It has been specifically held that where a state statute is referred to and discussed in briefs, its consideration by the court must be assumed, although it "was not referred to in the court's opinion". Dostal v. Magee, 273 Wis. 228, 77 N.W.2d 604, 606-607 (1956).
In Irving Nat. Bank v. Law, 10 F.2d 721, 722 (2 Cir. 1926), where Judge Learned Hand spoke for the Court, it was held that construction of a statute assumed sub silentio in an opinion by a state court of last resort, is conclusive on a federal court.
In Steel & Tubes, Inc. v. Clayton Mark & Co., 21 F. Supp. 326 (D.C.Del.1937), it was held that where the sufficiency and propriety of a patent disclaimer under a statute had been before the court, and its opinion upheld the validity of the disclaimer without reference to the questions of sufficiency and propriety of the disclaimer, "The legal inference is that it passed upon them".
To the foregoing must be added the settled principle that where the applicable rule of decision is the state law, it is the duty of the federal court to ascertain and apply that law, even though it has not been expounded by the highest court of the state. Fidelity Union Trust Co. v. Field, 311 U.S. 169, 61 S. Ct. 176, 85 L. Ed. 109 (1940). It was there said at pages 177-178, 61 S. Ct. at page 178:
"The highest state court is the final authority on state law, (citing cases) but it is still the duty of the federal courts, where the state law supplies the rule of decision, to ascertain and apply that law even though it has not been expounded by the highest court of the State. (citing cases). An intermediate state court in declaring and applying the state law is acting as an organ of the State and its determination, in the absence of more convincing evidence of what the state law is, should be followed by a federal court in deciding a state question. * * *
"Here, the question was as to the construction and effect of a state statute. The federal court was not at liberty to undertake the determination of that question on its own reasoning independent of the construction and effect which the State itself accorded to its statute. That construction and effect are shown by the judicial action through which the State interprets and applies its legislation. That judicial action in this instance has been taken by the Chancery Court of New Jersey and we have no other evidence of the state law in this relation. * * * We have held that the decision of the Supreme Court upon the construction of a state statute should be followed in the absence of an expression of a countervailing view by the State's highest court, (citing cases) and we think that the decisions of the Court of Chancery are entitled to like respect as announcing the law of the State."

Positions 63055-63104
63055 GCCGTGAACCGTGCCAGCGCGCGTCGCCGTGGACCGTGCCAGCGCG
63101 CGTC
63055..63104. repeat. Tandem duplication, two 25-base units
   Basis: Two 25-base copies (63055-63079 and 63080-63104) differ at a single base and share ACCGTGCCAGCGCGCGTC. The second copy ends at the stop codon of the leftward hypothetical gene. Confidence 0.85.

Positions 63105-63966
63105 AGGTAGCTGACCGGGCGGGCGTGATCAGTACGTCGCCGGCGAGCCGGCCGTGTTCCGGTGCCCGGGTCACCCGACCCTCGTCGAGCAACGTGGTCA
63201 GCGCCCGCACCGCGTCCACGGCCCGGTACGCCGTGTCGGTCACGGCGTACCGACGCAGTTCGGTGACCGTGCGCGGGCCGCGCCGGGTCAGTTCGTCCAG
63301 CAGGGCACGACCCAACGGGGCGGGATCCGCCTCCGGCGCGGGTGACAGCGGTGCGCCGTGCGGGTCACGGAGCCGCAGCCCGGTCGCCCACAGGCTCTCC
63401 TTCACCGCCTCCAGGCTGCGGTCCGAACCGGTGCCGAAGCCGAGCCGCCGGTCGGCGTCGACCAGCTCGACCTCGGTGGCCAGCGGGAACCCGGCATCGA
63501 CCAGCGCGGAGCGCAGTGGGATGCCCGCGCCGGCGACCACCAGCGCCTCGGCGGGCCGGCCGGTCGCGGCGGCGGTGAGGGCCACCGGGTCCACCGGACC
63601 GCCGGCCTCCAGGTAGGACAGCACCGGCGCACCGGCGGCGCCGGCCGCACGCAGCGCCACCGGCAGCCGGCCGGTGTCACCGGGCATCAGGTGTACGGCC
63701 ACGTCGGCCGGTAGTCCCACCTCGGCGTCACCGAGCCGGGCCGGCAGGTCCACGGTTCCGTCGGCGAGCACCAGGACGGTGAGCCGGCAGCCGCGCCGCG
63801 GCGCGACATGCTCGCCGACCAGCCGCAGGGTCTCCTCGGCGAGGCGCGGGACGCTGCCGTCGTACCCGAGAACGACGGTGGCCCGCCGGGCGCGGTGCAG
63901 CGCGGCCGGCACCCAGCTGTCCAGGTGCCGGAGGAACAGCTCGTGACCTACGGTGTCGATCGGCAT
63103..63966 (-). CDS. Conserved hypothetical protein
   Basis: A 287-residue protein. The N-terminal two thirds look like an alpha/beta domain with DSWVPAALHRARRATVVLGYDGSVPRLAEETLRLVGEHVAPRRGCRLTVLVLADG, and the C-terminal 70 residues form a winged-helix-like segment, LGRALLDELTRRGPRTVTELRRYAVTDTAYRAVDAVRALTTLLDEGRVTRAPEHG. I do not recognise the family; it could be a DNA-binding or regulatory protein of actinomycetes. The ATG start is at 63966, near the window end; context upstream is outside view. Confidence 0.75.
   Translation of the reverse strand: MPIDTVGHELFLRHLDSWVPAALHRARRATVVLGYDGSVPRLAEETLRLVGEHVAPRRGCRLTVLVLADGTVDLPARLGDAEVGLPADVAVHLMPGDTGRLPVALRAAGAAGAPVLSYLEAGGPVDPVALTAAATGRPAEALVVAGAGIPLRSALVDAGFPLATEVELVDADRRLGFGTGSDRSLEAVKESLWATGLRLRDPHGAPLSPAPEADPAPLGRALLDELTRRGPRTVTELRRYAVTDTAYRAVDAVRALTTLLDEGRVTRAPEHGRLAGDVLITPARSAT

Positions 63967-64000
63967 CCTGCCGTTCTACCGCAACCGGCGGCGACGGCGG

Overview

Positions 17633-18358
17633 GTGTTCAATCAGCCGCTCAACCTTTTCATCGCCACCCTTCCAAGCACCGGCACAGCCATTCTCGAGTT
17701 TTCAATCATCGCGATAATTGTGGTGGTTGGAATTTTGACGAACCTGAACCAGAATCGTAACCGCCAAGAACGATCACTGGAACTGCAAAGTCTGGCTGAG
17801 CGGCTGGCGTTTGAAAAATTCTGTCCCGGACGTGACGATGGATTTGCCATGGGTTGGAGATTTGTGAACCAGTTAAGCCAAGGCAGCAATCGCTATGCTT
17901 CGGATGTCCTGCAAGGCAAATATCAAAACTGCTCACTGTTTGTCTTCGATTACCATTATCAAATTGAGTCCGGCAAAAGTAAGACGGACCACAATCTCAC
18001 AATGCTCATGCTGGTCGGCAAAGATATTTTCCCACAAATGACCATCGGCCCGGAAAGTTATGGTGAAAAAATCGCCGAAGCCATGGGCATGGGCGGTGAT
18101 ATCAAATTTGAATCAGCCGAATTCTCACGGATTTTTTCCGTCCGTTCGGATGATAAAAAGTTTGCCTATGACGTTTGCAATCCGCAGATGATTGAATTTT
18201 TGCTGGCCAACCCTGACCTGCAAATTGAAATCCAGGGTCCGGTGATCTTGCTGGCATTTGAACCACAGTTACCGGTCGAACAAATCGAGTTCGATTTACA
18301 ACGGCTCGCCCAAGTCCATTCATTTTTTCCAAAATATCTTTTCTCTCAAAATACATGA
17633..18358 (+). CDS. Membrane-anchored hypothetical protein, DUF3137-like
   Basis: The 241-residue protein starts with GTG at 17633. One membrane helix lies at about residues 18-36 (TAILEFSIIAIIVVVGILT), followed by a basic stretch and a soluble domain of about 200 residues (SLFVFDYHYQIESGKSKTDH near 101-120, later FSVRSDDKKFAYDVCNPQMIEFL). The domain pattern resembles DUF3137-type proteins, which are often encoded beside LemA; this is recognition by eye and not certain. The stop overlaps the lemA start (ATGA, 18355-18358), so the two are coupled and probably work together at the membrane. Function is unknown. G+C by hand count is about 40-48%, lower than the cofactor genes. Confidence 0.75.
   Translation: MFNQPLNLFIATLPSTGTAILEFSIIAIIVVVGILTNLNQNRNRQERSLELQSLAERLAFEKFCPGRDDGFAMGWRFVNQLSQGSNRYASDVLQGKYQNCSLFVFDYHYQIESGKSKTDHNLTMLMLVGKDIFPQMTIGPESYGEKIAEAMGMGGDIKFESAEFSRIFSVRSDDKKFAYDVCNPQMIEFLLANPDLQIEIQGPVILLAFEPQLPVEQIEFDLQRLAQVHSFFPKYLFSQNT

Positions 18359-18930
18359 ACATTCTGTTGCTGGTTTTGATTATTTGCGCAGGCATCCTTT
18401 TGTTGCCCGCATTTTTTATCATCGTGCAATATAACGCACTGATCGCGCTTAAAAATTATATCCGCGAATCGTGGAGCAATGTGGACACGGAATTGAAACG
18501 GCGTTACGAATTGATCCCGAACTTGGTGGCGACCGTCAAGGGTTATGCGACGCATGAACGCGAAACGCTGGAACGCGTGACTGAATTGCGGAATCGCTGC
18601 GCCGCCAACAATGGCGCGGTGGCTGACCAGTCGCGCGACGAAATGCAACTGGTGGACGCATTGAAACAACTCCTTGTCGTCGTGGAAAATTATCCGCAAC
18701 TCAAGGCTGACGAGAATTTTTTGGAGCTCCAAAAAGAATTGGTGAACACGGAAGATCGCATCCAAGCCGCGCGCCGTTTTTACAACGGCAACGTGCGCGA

In Brown v. Moore, 247 F.2d 711, (1957), we applied the doctrine stated, saying at page 721:
"It is the duty of the federal courts where, as here, the State law supplies a rule of decision to ascertain and apply that law 'even though it has not been expounded by the highest court of the State, (citing Fidelity Union Trust Co. v. Field, supra)'."
Applicable to our consideration here is the further rule that a federal court may take judicial notice of matters of record in state courts within its jurisdiction. Berkowitz v. Philadelphia Chewing Gum Corporation, 303 F.2d 585, 587 (3 Cir. 1962). Some of the briefs filed by the appellants in the former proceedings before the Pennsylvania Supreme Court have been made part of the record in the instant case in "Court's Exhibit 'A'". We have taken judicial notice of other briefs filed by the parties in the Supreme Court cases, as well as the pleadings and briefs in the various Orphans' Court proceedings which led to the appeals to the Pennsylvania Supreme Court.
The principles above stated will guide us in our consideration and disposition of the question as to whether the Pennsylvania Supreme Court and/or the Orphans' Court of Philadelphia "decided" the issue of applicability or non-applicability of the Pennsylvania Public Accommodations Act to the denial of admission to Girard College of Negro male orphans in the former proceedings in the state courts, where the denial was challenged.
We come now to the earlier proceedings.
Their consideration must be prefaced by this statement of the background of those proceedings.
Stephen Girard died in 1831. In his Will,*fn17 he left a portion of his estate in trust for the erection, maintenance, and operation of a "College". The Will provided that the College was to admit "as many poor white male orphans, between the ages of 6 and 10 years, as the said income shall be adequate to maintain".*fn18 The City of Philadelphia was named as Trustee.
The City accepted the Trust, and the institution was opened in 1848. Later, by virtue of an Act of the Pennsylvania General Assembly (Act of June 30, 1869, P.L. 1276 § 1, 53 P.S. § 16365),*fn19 the trust's administration and the operation of the College were transferred from the City of Philadelphia to the "Board of Directors of City Trusts of the City of Philadelphia".
From the institution's opening to the present day, Stephen Girard's testamentary direction restricting admission to the College to "white male orphans" has been strictly adhered to. This restriction was first challenged in September 1954 when two Negro boys, William Ashe Foust and Robert Felder,*fn20 whose applications for admission to Girard College had been rejected because they were not white, joined in a Petition for Citation in the Orphans' Court of Philadelphia County, for orders directing "the City of Philadelphia, acting by the Board of Directors of City Trusts, to show cause why petitioner should not be admitted to Girard College without discrimination as to race or color". Foust and Felder subsequently filed separate petitions for Citation.
The petitions alleged in paragraph 8 that:
"The rejection by the Board of Directors of City Trusts of your petitioner for admission to Girard College solely because of his race or color violates the 14th Amendment of the United States Constitution and the Constitution of the Commonwealth of Pennsylvania and the statutes of our Commonwealth, and is contrary to the public policy of the City, State and Nation". (Emphasis supplied.)
The Commonwealth of Pennsylvania and the City of Philadelphia which intervened in the litigation in the Orphans' ...